Lois Langston, 69, has a weird obsession. It rears itself year round, and in particular, during Christmas.
“You call that a fetish? Sweaters?” she asked. “I have them for every holiday.”
Langston, a driver with security at Springmoor Life Care Retirement Community in North Raleigh, has spent her nine years on staff bringing good cheer to the residents of the facility. At last count, she has 100 sweaters, with themes ranging from Valentine’s Day to Easter and even the festive greens of St. Patrick. Twenty-five of the 100 are Christmas sweaters, including the one she wore when I met with her Tuesday – a lime green button up with bearded Santas adorning both sides.
Langston has spent more than 25 years collecting sweaters. It all began when she saw one decorated in candy canes at 42.
“I just saw one, and I just loved it,” she said. “I loved the brightness. I loved the color.”
Her hobby was a solitary affair until she began working at Springmoor about nine years ago. Initially, she worked as a receptionist on the weekends. Her sweaters quickly became the stuff of resident gossip.
“They love them,” Langston said. “They come up to the counter and say, ‘What is it you have on today?’ ”
As with all obsessions, she has her detractors.
“My children might kill me,” she said.
But she is winning over her children’s children. Her granddaughter called her one day from school and announced that they were having an ugly sweater contest. She wanted to know whether Langston might have a few she could borrow. Langston took four over to her granddaughter, though she said it will be up to the young girl to decide whether they are “ugly” or not.
‘Sweaters don’t define me’
Langston wasn’t always a sweater collector. In fact, she makes it a point to say that her obsession shouldn’t be her identifying characteristic.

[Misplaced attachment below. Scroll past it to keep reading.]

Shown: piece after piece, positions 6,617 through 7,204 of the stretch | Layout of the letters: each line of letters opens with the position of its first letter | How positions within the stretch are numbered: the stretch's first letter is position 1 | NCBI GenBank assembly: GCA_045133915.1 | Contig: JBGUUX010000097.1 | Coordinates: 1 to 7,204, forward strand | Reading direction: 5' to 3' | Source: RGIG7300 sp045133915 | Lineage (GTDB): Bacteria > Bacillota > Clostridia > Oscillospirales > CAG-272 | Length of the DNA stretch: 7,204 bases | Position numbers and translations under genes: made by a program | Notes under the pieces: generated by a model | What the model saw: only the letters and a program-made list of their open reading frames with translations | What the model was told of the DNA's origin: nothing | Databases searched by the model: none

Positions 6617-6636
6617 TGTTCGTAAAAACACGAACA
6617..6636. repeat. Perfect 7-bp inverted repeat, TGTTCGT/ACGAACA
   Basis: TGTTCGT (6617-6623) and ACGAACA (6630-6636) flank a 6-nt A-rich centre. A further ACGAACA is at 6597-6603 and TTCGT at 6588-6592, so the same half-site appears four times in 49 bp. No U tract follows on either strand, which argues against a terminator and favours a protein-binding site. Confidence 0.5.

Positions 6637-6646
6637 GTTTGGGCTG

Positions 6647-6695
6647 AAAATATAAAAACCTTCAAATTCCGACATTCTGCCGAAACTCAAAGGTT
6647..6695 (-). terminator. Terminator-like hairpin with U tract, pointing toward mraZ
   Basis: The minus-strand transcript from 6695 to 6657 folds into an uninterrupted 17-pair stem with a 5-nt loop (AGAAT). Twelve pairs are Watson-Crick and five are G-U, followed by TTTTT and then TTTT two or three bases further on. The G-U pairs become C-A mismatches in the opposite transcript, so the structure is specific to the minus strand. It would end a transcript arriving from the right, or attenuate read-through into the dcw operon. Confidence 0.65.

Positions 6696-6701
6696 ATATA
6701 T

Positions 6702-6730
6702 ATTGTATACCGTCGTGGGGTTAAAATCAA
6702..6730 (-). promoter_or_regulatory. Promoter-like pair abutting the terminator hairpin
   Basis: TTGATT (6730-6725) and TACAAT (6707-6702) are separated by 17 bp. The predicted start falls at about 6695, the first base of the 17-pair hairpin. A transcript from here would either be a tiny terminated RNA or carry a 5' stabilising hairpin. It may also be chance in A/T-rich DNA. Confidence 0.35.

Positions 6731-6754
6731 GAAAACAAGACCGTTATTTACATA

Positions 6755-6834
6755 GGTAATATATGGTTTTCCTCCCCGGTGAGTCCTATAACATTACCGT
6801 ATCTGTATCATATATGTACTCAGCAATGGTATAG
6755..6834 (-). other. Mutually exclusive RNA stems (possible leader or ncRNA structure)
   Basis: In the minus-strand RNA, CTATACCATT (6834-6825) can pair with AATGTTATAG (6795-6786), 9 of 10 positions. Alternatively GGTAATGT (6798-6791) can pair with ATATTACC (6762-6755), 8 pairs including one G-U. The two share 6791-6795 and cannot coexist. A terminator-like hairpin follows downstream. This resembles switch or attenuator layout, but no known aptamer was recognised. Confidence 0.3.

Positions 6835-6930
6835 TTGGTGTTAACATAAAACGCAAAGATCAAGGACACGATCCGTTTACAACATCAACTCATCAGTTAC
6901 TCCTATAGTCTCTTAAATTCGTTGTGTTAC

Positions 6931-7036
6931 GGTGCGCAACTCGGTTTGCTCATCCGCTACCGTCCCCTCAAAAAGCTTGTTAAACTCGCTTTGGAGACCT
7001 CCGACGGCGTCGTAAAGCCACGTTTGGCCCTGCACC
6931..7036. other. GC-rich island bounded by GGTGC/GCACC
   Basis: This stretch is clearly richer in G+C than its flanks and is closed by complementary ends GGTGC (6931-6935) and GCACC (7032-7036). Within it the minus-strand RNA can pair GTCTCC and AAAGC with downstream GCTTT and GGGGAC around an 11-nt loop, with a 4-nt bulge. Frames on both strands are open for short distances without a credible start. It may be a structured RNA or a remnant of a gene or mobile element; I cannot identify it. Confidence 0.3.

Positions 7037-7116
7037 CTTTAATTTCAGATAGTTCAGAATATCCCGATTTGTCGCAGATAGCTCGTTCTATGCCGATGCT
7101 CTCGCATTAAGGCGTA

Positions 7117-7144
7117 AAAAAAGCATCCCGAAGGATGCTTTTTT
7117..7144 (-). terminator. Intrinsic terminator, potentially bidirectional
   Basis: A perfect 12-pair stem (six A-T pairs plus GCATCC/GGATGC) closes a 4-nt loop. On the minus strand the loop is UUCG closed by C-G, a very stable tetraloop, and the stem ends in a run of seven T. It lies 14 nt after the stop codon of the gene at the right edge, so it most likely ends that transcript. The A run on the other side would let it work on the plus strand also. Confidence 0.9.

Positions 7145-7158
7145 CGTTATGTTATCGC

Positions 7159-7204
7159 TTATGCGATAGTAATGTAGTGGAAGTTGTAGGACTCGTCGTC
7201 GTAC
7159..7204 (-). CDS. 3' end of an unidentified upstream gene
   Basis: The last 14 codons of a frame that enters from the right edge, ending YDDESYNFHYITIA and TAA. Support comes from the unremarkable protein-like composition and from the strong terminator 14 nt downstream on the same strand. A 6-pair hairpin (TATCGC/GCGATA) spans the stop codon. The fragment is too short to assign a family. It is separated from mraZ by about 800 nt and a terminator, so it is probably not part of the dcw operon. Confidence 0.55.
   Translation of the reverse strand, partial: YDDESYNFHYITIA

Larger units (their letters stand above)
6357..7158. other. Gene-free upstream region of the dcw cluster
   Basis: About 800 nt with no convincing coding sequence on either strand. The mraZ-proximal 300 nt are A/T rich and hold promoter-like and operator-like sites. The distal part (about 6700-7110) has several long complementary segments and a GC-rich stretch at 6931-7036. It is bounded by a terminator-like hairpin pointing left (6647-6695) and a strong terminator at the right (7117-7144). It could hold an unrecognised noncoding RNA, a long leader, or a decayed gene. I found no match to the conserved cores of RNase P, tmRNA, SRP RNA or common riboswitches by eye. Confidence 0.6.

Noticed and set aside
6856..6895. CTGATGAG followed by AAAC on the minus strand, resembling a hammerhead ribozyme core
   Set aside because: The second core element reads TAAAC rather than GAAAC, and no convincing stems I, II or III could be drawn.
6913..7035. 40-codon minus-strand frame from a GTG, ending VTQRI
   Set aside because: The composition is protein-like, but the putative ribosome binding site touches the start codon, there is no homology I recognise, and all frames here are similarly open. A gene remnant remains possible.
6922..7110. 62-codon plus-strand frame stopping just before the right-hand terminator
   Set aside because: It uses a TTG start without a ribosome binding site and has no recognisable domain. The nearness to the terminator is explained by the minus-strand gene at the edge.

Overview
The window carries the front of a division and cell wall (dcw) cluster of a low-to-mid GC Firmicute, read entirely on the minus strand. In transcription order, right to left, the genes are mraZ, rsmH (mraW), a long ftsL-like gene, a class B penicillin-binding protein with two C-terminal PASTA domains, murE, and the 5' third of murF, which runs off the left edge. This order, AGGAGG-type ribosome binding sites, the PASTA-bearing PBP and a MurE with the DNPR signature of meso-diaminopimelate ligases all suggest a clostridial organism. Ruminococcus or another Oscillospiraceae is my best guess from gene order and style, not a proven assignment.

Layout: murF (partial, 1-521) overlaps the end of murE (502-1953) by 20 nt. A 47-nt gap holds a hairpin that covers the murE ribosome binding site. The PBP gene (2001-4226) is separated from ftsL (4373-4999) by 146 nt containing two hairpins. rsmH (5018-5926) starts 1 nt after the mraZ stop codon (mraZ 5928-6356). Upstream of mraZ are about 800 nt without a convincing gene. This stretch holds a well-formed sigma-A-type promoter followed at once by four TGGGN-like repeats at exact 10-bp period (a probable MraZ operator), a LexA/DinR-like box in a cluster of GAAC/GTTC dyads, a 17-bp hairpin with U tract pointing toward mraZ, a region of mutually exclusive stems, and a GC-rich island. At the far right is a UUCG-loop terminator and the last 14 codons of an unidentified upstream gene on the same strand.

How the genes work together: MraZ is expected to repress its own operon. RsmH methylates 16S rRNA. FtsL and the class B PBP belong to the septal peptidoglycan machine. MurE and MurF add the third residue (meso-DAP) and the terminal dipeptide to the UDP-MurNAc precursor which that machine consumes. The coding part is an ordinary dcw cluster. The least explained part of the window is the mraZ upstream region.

“Sweaters don’t define me,” she said. “I’m a wife, and a mother, and a grandmother,” and even more things besides.
A lifelong North Carolina resident for one. She was born and raised in Smithfield and spent much of her youth visiting the Raleigh area before it became the urban center it is today. One of the biggest changes is the diversity of people and last names that have moved into the area.
“When I was growing up, you were a Jones, a Smith or a Tart,” she said.
Langston credits the Research Triangle Park with building up the city. It brought an influx of people, and with them came big, beautiful homes, bigger shopping centers, malls and more jobs.
“It’s created many more opportunities for our young people,” she said.
Hoping for a yard sale
Langston started working at Springmoor when her sister-in-law got her a job there, and she’s quickly become a fixture in the retirement community. I asked her if she ever planned to give any of her sweaters away to the residents there.
“I have so many favorites here, I don’t know who I would give them to,” she said.
But the interest is there.
“Everybody always asks when I’m going to have a yard sale,” she said.
In the meantime, she continues spreading Christmas, and other holiday, cheer around the year. She only sheds the sweaters when the temperature reaches the high 90s or low 100s.
So, if you ever visit the Springmoor community, even in the depths of summer, you may see Langston’s pleasant smile and cheery sweaters decking the halls.
Alex Granados writes about people, places and traditions in North Raleigh and beyond. Contact him at email@example.com.